It’s also worth investing in shooting insurance or, better still, full BASC membership. This will go a long way to helping you gain permission for foxing — and on some farms may be insisted upon.
Gaining ground from scratch is now more difficult than ever. I’ve gained several farms after a good word from a farmer at the local market, but my fellow foxer Mike Powell has been shooting for more than 70 years and argues that changing communities have made things more challenging.
“Fifty years ago finding ground was easy because there were a lot less people shooting,” he said. “Life in a small village helped, and it was often a case of who you knew instead of what you knew. I was fortunate enough at one time to be working for the NFU, which put me in a great position to meet farmers, and conversations would quickly turn to shooting. Before long I had more ground than I knew what to do with.”
Land is less freely available these days and shooters may have to be patient. Occasionally, ground will come up when someone drifts out of the sport, land changes hands or people die, opening the new doors for others.
Mike also advises older shooters to take youngsters under their wing, so when they eventually retire the ground is passed on for another generation to enjoy. Befriending a gamekeeper is a good opportunity, too. With many of them already overstretched, they may welcome a hand when it comes to pest control and keeping foxes and other pests away from the poults.
Think about when a farmer is likely to be suffering problems, such as the start of lambing, when foxes and crows can be most troublesome, or at harvest time when pests could interfere with machinery. If you see an issue — from a broken fence to an errant fox — take the opportunity to call at the farmhouse and strike up a conversation. Farmers will remember a good deed and should welcome you — as another set of eyes if nothing else. I will always try to help farmers out whenever possible, whether I know them or not. It makes it more likely that you’ll get a permission for foxing eventually.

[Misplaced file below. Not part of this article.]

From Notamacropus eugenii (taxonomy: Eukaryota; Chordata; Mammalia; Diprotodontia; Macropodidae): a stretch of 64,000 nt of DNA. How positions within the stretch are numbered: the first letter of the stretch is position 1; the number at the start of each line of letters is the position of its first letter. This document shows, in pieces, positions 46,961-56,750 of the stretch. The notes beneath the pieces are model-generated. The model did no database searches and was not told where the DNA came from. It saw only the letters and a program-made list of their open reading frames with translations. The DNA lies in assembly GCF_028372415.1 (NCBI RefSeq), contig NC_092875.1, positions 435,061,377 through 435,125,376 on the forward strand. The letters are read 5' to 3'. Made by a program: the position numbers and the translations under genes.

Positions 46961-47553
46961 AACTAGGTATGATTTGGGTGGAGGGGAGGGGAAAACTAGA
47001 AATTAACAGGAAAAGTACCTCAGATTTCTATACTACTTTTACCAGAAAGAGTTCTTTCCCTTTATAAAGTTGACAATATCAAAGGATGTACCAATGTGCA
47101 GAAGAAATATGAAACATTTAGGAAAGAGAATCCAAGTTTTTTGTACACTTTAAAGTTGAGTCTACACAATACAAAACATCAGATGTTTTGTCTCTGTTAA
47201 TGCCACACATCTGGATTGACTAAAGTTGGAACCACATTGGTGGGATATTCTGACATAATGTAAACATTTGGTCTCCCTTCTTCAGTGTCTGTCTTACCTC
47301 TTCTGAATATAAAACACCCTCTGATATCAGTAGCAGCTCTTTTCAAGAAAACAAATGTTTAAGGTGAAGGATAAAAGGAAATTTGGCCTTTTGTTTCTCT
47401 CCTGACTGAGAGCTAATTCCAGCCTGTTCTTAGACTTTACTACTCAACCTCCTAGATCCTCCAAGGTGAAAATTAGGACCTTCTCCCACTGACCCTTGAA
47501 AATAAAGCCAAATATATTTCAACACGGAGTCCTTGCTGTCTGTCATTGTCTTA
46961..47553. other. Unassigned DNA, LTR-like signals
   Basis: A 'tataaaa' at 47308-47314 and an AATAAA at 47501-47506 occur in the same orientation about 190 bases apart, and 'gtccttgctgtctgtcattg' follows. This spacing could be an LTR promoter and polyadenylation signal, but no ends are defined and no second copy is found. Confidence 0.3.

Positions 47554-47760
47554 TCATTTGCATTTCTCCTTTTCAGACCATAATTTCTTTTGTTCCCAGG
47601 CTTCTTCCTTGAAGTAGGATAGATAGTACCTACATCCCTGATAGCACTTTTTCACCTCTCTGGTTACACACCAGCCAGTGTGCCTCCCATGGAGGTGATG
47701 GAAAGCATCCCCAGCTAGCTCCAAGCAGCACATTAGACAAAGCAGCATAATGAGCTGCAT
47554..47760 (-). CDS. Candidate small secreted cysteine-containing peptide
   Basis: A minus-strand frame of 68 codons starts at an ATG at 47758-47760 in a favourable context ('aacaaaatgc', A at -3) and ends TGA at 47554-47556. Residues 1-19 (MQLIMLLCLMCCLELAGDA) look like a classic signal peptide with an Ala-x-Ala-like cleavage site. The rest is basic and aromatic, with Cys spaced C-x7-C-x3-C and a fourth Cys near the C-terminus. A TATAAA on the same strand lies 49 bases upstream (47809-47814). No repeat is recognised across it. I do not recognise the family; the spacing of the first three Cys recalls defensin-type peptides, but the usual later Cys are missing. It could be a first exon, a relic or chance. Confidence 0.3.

There have been times where I’ve gone to the farm for foxes and ended up helping the farmer fix something or moving livestock instead. It’s a small price to pay for free shooting, though. I’ve also gained a couple of farms from my work in the building trade, exchanging labour in exchange for shooting rights. Every farmer likes to save money.
In the past I’ve also found shooting in not so obvious places too, such as a local zoo and a couple of golf courses. It’s surprising but schools, colleges, sports grounds, churches, factory and refuse sites can all have a need for pest control in some form or another and with the right approach can be very productive. It pays to think outside the box when you’re looking for a permission for foxing.
The best bit of advice I can give on finding a permission for foxing is perseverance. You will be knocked back time and again but eventually someone will give you the thumbs up. And if the farmer is obliging don’t forget to call back to the farmhouse to thank him. Offer a brace of rabbits or a bottle of something and, if he hasn’t already offered, ask if you can pop back in a few weeks.
Farmers can come across as rather hard-faced at times but if you’re accepted into their way of life you will find more friends and sporting opportunities than you could possibly shake a muddy stick at.